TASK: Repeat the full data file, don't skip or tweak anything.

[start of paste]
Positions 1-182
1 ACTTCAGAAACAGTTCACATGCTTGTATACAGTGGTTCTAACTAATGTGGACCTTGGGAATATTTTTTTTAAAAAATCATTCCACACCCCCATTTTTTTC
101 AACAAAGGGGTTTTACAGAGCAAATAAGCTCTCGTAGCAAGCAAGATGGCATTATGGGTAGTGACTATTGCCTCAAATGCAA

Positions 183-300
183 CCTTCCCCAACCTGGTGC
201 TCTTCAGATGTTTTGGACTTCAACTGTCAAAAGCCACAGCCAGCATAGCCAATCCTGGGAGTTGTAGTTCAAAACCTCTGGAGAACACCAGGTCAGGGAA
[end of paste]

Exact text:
Positions 1-182
1 ACTTCAGAAACAGTTCACATGCTTGTATACAGTGGTTCTAACTAATGTGGACCTTGGGAATATTTTTTTTAAAAAATCATTCCACACCCCCATTTTTTTC
101 AACAAAGGGGTTTTACAGAGCAAATAAGCTCTCGTAGCAAGCAAGATGGCATTATGGGTAGTGACTATTGCCTCAAATGCAA

Positions 183-300
183 CCTTCCCCAACCTGGTGC
201 TCTTCAGATGTTTTGGACTTCAACTGTCAAAAGCCACAGCCAGCATAGCCAATCCTGGGAGTTGTAGTTCAAAACCTCTGGAGAACACCAGGTCAGGGAA